Stay safe this holiday season

Christmas is nearly upon us, and many here in Pittsburg are either
preparing for holiday guests or making lists and packing to visit
distant friends and relatives.

In all the excitement, it’s easy to overlook some basic safety tips.
They’re especially important if you have small children or pets in
your home – or if you’re expecting them during the holidays.

The tree: Ensure that the tree is firmly on its stand and will not tip
over if tugged on by an excited child or dog – or climbed by a
curious feline. If necessary, use a strong cord to anchor it to the
wall.

Before you drape those lights on the tree (or anywhere else) check to
see that no cords are frayed – or chewed. Some critters are drawn to
the plastic coating on electrical cords.

Be mindful of glass ornaments. When chewed by an ambitious dog or
child, they can lead to a trip to the emergency room. Keep them out of
reach! And… keep watch for ornaments that have fallen and broken.

Floral arrangements: We all know that small children and pets can’t
seem to resist putting things into their mouths, so be cautious.

You’ve probably always heard that Poinsettias are toxic. They are.
However, they probably won’t kill your children or pets because they
taste so bad that most won’t ingest enough to do permanent damage,
though it can cause nausea and vomiting.

The pesticides that may have been sprayed on those Poinsettias is far
worse than the plants themselves. This poison is especially dangerous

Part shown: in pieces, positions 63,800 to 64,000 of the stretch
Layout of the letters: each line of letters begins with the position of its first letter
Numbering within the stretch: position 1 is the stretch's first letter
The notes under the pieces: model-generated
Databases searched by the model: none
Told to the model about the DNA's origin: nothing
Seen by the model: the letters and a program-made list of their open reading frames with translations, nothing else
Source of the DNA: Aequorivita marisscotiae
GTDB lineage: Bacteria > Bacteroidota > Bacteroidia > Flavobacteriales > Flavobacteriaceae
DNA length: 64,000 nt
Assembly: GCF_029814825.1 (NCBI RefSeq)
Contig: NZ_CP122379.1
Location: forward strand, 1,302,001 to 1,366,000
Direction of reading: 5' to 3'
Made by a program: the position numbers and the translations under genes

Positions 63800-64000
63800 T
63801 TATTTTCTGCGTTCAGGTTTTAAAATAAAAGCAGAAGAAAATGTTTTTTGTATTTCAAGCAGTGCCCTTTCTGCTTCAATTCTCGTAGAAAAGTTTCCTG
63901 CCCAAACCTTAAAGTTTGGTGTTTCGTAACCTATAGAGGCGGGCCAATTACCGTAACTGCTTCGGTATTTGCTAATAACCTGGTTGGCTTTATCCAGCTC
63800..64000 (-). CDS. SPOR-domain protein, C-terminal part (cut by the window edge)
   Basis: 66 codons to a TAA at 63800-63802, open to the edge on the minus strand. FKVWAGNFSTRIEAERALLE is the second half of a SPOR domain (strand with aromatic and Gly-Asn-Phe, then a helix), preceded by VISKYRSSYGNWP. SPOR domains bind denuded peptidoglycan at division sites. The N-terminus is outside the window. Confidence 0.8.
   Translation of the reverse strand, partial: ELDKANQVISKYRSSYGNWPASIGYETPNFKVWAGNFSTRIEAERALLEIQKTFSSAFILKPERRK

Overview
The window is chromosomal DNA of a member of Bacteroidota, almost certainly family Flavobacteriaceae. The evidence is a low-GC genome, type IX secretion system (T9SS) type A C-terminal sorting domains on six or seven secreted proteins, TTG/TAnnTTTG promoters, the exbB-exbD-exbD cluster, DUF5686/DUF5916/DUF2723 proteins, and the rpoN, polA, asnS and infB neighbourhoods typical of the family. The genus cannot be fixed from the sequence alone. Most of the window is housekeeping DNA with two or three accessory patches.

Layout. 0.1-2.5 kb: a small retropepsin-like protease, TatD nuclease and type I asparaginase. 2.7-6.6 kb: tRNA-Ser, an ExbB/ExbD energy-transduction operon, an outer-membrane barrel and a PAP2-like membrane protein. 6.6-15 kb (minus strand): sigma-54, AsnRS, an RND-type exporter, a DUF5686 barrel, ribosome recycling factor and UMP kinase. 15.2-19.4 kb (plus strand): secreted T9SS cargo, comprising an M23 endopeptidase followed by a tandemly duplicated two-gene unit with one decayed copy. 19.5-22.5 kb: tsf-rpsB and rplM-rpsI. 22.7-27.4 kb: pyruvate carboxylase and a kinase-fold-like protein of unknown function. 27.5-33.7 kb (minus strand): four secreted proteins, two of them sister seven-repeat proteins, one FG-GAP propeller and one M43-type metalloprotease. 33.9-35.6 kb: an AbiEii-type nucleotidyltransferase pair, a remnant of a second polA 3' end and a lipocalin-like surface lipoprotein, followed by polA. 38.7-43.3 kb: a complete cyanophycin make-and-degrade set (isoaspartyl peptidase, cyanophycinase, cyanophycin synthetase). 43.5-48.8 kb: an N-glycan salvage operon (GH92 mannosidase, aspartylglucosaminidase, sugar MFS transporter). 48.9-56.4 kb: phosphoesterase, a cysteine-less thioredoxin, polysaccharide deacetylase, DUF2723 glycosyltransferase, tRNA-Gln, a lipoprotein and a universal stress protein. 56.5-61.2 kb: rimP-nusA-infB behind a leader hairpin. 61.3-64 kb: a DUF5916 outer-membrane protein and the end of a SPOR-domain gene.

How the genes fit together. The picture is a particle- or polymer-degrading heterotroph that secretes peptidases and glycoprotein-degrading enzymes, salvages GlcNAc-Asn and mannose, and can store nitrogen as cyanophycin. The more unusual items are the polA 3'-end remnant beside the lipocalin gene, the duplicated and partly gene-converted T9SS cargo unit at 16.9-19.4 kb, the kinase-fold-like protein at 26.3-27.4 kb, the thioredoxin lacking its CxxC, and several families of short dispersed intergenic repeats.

for small pets, puppies, and kittens. Reactions include seizures,
coma, and in some cases, death.

Holly and mistletoe are more toxic than poinsettias. In fact, some
animal health practitioners recommend keeping them out of your house
entirely if you have pets. Mistletoe can cause severe drops in blood
pressure, hallucinations, breathing problems, seizures, and even
death.

More dangers: Lilies, daffodils, and amaryllis. Toxic to both dogs and
cats, they can be lethal for cats.

The tree itself: Yes, it’s mildly toxic, but since the oils burn a
pet’s mouth, they aren’t apt to ingest much. If they do, the
needles can cause gastrointestinal irritation and obstruction, and
even intestinal punctures.

The greater danger is from the water – this can quickly turn toxic,
especially if the tree had been fertilized or if you had a freshening
agent to the water. Just a few laps can result in a sick animal, so
take steps to prevent pets from drinking from the tree stand.

The danger to your home and possessions: If you’re going out of
town, tell only those who must know. For instance, your next-door
neighbor, your pet sitter, your parents or children, and any clients
who might be expecting to see you.

Vacant homes at Christmastime are a magnet for thieves, so get someone
to retrieve your mail and/or newspapers every